Photo: Associated Press
The first new iPad reviews from Apple’s group of hand-picked journalists are in.And guess what?
They like it!
Here’s a quick roundup of what other tech publications are saying. Click each link to read the full reviews.
We’re still waiting for a few more to roll in, so we’ll update this post as they do.
Jason Snell, MacWorld
Jim Dalrymple, The Loop
I struggled after the event to put the right words together to describe the display and a week later I’m still lost for the proper analogy. The only thing I can think of that comes close is comparing it to the first time you ever saw an HDTV. Remember how startling it was to go from one of those giant standard definition projector TVs to an HDTV? That’s what this is like.
The Retina display will make you do a double-take the first time you see it. Even on the home screen, it’s crisp and clear — you can notice a huge difference, even from the iPad 2.
MG Siegler, TechCrunch
What we have is a 9.7-inch stab of aluminium and glass that when illuminated, becomes an absolutely stunning display of light and colour. At first glance, the new iPad is almost indistinguishable from the iPad 2. The same Smart Covers even fit on both. But it doesn’t matter what the device lookslike. What matters is what you’re looking at: the screen.
Web pages look almost as if they’re being displayed in a high-quality glossy magazine. Photos look like photos — the printed out kind. Text is razor sharp and crisp, just like print.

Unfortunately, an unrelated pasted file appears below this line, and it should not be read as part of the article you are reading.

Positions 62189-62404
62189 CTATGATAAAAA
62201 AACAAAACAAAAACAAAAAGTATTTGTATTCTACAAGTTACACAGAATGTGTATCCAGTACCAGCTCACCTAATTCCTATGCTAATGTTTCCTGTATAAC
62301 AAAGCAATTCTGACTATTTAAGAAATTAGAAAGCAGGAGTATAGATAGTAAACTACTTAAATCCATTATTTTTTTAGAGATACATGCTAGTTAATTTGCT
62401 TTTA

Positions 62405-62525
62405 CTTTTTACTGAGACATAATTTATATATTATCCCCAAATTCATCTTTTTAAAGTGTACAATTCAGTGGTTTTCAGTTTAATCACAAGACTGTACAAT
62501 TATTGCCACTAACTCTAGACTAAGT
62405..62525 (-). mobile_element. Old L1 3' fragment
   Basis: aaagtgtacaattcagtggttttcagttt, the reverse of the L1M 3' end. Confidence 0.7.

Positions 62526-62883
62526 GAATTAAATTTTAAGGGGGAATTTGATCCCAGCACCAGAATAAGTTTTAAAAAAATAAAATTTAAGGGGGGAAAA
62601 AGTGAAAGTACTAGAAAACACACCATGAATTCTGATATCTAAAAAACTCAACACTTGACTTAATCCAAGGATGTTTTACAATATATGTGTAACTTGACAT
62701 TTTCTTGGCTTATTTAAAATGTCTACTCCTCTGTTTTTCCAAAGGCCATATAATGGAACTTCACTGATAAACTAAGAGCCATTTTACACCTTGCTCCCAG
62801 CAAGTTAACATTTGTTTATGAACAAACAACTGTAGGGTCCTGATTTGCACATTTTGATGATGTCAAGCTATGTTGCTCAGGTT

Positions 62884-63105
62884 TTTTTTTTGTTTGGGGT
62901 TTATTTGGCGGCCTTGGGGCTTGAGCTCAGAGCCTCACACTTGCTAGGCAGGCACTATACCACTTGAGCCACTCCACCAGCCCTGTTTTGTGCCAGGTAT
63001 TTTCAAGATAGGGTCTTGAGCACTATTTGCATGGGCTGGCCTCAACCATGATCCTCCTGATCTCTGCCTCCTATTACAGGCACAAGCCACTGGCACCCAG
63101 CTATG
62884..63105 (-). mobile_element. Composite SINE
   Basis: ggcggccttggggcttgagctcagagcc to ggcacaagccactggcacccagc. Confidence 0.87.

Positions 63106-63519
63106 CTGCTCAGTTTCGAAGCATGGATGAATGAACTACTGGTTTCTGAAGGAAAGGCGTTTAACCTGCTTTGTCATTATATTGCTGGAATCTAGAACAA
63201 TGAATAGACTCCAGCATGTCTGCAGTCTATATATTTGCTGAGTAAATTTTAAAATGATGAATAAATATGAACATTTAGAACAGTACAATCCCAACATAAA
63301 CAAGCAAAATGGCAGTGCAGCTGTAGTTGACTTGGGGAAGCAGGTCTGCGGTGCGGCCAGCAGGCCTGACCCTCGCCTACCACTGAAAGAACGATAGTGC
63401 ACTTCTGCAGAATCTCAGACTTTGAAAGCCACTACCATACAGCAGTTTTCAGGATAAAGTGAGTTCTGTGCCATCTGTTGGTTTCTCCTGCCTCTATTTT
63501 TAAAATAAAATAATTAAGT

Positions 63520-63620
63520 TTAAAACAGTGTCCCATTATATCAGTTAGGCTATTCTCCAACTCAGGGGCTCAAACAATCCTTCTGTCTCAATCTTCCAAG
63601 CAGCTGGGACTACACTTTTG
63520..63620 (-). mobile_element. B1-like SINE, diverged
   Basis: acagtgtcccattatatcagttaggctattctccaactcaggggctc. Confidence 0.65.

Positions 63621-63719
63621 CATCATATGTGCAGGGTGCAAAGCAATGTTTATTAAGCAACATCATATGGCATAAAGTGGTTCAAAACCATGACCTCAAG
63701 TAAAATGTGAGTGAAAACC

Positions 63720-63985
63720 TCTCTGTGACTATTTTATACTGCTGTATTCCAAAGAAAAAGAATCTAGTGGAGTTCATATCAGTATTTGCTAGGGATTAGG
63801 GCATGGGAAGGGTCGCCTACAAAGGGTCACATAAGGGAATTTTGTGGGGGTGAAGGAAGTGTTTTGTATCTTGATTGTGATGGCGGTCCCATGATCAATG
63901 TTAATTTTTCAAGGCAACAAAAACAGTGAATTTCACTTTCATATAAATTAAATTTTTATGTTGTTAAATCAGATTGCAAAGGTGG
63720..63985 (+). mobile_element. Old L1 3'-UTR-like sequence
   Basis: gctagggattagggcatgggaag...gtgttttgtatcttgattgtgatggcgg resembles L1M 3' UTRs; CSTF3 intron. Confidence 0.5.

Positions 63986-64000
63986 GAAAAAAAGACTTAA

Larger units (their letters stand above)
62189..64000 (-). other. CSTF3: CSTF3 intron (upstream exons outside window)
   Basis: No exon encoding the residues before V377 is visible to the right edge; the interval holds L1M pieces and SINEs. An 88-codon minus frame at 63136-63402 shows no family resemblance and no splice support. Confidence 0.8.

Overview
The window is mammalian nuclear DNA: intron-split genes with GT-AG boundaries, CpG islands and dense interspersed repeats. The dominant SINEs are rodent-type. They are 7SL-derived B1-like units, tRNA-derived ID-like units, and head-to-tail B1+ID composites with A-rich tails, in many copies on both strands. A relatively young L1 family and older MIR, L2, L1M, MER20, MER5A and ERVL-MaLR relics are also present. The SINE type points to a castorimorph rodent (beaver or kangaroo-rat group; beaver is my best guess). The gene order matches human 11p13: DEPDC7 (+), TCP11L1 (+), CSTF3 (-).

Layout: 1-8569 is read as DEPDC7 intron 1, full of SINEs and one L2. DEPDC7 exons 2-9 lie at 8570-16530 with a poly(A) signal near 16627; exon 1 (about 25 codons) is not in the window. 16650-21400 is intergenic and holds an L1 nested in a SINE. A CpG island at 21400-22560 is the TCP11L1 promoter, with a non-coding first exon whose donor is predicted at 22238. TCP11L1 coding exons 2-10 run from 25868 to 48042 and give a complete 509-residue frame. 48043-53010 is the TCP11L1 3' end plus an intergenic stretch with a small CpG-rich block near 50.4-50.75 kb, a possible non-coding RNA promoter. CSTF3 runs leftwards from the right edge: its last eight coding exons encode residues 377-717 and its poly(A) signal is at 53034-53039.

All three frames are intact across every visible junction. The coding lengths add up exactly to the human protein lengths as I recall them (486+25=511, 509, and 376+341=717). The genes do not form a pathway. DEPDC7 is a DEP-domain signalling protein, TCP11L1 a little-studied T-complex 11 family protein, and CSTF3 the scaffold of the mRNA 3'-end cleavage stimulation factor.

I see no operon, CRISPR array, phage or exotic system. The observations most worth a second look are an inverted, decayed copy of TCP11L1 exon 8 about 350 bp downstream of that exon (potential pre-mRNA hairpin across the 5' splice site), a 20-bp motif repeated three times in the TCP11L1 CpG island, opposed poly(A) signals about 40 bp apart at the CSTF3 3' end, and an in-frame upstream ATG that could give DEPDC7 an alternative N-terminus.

Joshua Topolsky, The Verge
I saw no outstanding performance issues at all, in fact. Whether it’s a further optimization of iOS, the new SoC, or a combination of the two (most likely), there’s little to complain about in regards to overall speed and performance. What I can say most clearly about the iPad (and frankly, the version before this) is that there’s a certain kind of confidence, of fearlessness, with which it executes tasks. With many modern mobile devices, there’s this constant, nagging sensation that it’s going to jam up, freeze, or otherwise not respond to your commands. That sensation is nowhere to be found on the new iPad — and it’s a relief.
Vincent Nguyen, SlashGear
Apple says it has borrowed the camera technology and optics from the iPhone 4S for the new iPad, though still the 5-megapixel images the tablet is capable of do lag behind the 8-megapixel examples from the smartphone. There’s more visible noise and chromatic aberrations at full zoom, though the quality is far, far better than any stills the iPad 2 can achieve. You also get face recognition for up to 10 people per frame, automatically adjusting focus and exposure, but the camera app UI itself is no more complex than before.